Engineering and ergonomics considerations in repetitive-strain injury legal cases
20 September 2016
This article discusses the weaknesses in defending civil claims relating to workplace repetitive strain injuries and how, more frequently, defence teams are being challenged in relation to compliance with specific statutory requirements, in an attempt to reduce the risk associated with the variables presented by cases of repetitive strain injury (RSI).
Legal cases cost money, both to take and to defend. Nobody initiates legal proceedings for a wrongdoing against them unless they have some hope or belief that they have a chance of recompense.
However, in Ireland, once a case is initiated online with the Injuries Board, it sets in motion a chain of events. This can involve solicitors, barristers, physicians, consultants (medical and subject matter experts), engineers, insurers, loss adjusters, liability adjusters, the claimant and the defence.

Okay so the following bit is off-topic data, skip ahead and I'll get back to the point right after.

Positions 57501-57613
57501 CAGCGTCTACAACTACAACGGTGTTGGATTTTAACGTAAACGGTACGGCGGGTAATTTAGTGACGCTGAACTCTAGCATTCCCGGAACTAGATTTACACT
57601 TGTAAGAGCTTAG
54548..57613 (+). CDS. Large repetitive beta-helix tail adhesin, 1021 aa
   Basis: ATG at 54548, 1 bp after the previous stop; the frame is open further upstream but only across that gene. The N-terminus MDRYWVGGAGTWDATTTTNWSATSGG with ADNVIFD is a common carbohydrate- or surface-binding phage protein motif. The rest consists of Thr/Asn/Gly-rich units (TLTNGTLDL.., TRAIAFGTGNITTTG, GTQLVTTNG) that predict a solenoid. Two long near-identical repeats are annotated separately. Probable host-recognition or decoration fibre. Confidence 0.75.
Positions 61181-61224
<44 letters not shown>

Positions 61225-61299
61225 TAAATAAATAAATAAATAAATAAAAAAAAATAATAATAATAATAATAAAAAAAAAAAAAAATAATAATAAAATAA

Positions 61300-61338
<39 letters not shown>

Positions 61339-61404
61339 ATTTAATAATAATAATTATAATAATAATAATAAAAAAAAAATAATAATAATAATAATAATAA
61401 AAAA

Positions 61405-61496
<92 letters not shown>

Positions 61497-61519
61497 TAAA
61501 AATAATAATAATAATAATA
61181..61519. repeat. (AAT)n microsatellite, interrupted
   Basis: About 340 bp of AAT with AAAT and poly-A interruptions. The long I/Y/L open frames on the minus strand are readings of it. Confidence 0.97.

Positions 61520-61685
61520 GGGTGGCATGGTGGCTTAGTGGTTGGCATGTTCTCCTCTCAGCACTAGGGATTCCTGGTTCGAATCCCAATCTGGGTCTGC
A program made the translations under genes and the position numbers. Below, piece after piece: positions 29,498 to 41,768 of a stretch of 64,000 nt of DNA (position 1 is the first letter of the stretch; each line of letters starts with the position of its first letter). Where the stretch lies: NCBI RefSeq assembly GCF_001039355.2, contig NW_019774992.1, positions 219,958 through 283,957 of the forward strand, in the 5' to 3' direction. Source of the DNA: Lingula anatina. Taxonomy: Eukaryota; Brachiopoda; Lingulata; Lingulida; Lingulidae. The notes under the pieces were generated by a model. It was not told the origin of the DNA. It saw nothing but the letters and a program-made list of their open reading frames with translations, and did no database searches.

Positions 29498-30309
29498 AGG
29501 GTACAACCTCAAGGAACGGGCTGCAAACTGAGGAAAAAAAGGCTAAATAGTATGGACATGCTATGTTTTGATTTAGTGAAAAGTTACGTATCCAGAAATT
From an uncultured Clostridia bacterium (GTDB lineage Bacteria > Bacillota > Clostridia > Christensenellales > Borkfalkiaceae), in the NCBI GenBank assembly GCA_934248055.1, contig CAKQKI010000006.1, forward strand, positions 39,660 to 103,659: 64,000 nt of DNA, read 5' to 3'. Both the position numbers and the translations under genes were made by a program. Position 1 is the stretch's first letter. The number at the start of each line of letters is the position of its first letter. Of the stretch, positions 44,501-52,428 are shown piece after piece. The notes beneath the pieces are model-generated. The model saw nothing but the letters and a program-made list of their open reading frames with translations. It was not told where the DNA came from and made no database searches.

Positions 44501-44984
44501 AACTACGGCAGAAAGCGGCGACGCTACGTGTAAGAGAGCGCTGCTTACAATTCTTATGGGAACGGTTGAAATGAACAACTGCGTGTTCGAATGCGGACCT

Some cases are ‘straightforward’. For example, when a person has sustained a cut when using a knife, the specific contribution the knife made to the injury can be ascertained, as can the size of the scar and the depth of the cut. In such a case, the long-term sequelae are relatively easy to quantify. The variables will only include such issues as contributory negligence and compliance with relevant applicable legal requirement.
However, when it comes to cases involving claims of RSI, things become less straightforward – partially due to the ongoing research relating to the prevalence of RSI, particularly carpel tunnel syndrome (CTS), in the general population. This is iindicated to be as high as one in 25 (1). In such cases, the variables presented in the case can be more influential in determining liability and quantum.
Successful civil litigation depends on a number of factors, including but not limited to:
- How evidence is presented;
- The understanding of the decision makers (solicitors, barristers and judges) on the exact circumstances of a claim;